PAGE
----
The skills I gained from years of teaching helped me devise speech therapy skill-builders that John and I could do on our own. Because John had been a teacher, he knew that learning was about “practice” and he was eager and willing to practice these early skill-building tools. When John had his stroke in 1991, we were immediately grateful that we knew both knew how to learn a new skill. It was a great blessing because having these skills ourselves, meant that we did not have to pay others to learn everything. Our home devised learning supplemented the two-three times a week with a professional therapist.
I had a very simple thought process right from the beginning of our journey to recovery for John. His speech was severely compromised in that he could only say two curse words for 6 months. My innate sense was that since his brain was so damaged, it stood to reason that all of the skills needed to develop speech as a child would have to be re-developed. Thus, I looked for ways to develop visual and spatial skills, recognition skills like items, pairs, and colors, and completion skills like matching the second half of an item to the first half, visually.
Here are three ways I helped John relearn those types of skills.
- Visual Spatial skills: I did this by lighting a candle and asking him to blow it out, over and over again. This helped him spatially move his body and face towards the candle. It also helped him take a breath and form a column of air with his mouth and lips to push towards the flame. He developed mental focus on a task.
- Recognition skills:
- Skill A: I had a series of reading workbooks meant for beginning readers. They had large letters on the page. I asked him to circle all of the letter “a’s” on the page with a red marker. I started with one letter per page. This was tremendously difficult for him at first. As he progressed, I would add two, then three letters per page. Once he could do this, I asked him to find a simple word like “and” on the page and circle it. This is a developmental tool than can easily be done at home. It helps mental focus and recognition of individual parts and combinations of letters.
- Recognition skill B was “color”. I taught him this while we went for walks around the neighborhood with him in his wheelchair. I gave John a set of eight large marking pens, each a different color. Then when I would find a purple flower along the route, I would ask him to show me the marker that matched the color of the flower. This developed his concentration skills because he had to focus on the color of the flower and identify the color. Then it developed his memory as he had to look at the markers in his hand and remember what color the flower was. The third task was to pick up the right colored marker and show it to me. This task may seem simple, but it requires that the brain do three separate tasks in a sequence. John lost all his sequencing skills in his stroke.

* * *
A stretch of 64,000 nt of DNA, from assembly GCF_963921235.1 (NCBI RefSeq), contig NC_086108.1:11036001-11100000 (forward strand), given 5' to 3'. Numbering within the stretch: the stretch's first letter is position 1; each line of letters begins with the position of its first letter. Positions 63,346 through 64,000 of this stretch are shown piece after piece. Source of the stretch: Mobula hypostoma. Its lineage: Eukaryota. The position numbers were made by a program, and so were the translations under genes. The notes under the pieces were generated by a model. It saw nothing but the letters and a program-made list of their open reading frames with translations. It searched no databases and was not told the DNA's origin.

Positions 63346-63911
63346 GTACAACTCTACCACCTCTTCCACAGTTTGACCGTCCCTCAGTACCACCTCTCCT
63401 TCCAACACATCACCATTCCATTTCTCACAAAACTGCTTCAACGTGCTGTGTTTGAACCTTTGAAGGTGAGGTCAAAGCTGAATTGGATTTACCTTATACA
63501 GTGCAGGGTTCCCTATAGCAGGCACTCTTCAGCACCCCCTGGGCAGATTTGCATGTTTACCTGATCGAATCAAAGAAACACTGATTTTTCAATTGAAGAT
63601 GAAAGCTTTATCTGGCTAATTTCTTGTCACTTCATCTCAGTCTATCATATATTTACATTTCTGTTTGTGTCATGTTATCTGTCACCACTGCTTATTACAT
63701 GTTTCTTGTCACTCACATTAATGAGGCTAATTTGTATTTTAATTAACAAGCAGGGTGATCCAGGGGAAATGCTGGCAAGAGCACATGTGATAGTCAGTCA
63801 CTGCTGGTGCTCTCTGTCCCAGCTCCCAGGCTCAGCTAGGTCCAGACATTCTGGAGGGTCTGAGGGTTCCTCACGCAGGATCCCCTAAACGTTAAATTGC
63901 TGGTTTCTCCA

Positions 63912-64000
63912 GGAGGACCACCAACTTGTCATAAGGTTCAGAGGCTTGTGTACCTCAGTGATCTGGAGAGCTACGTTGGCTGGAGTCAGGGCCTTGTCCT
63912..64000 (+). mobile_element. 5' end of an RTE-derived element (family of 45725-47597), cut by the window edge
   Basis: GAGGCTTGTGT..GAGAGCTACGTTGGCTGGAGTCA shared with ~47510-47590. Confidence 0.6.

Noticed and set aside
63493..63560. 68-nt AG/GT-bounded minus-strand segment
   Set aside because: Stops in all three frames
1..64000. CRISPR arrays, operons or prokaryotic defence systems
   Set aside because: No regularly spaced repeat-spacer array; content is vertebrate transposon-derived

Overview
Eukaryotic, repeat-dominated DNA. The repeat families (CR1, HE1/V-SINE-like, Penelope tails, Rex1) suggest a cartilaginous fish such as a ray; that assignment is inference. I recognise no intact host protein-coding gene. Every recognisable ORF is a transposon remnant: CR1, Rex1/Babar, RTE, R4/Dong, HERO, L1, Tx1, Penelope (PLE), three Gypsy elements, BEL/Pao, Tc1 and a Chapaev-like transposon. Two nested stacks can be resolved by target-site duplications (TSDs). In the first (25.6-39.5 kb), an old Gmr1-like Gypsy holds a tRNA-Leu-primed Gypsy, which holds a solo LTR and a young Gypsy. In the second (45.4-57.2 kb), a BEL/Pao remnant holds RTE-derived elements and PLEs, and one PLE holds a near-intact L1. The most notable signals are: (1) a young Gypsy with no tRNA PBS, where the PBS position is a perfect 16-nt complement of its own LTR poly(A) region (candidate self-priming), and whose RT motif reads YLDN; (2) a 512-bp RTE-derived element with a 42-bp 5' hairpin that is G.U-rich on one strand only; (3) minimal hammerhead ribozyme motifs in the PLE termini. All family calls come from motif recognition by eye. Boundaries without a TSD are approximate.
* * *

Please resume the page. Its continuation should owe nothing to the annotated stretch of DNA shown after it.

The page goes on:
- Completion skills: John and I used a toy called a Magnadoodle to relearn completion skills. If you remember the old Etch-A-Sketch toy, then you’ll understand that this toy worked similarly. It had iron chips under a screen. Only instead of dials, there were small magnets with holders on them. You could draw on the screen with the magnets and the iron chips would come to the screen and stay until they were erased. I drew a vertical line in the middle of the screen from top to bottom. Then I would draw half of a simple shape on one side of the line. It was John’s task to look at the “half” item, figure out what it was, and then draw the other half of the item on his side of the screen. This developed his ability to look at an item and analyse what it was. Then he had to hold the magnet tool in his now only good hand, his left, and draw the other half of the item, matching the lines on my side of the vertical line. Drawing what he analyzed was initially an incredibly difficult task for him. However, the skills developed here went a long way towards reorganizing his brain to learn to speak again.
These are only a few of the tools you can do at home to help redevelop a brain to speak. If you had children, just think of all of the games you played with them. Then devise ways to re-create those games with your adult stroke survivor. Of course we all know all strokes are different. Each of us must find our own way to help ourselves, long after the insurance paid therapy ceases.
If you would like additional speech therapy help from home, try online learning at: https://goo.gl/yNPvJW.
For more information about the book, see my personal website at http://www.dontstopthemusic.co
Nancy is on Twitter @wecknan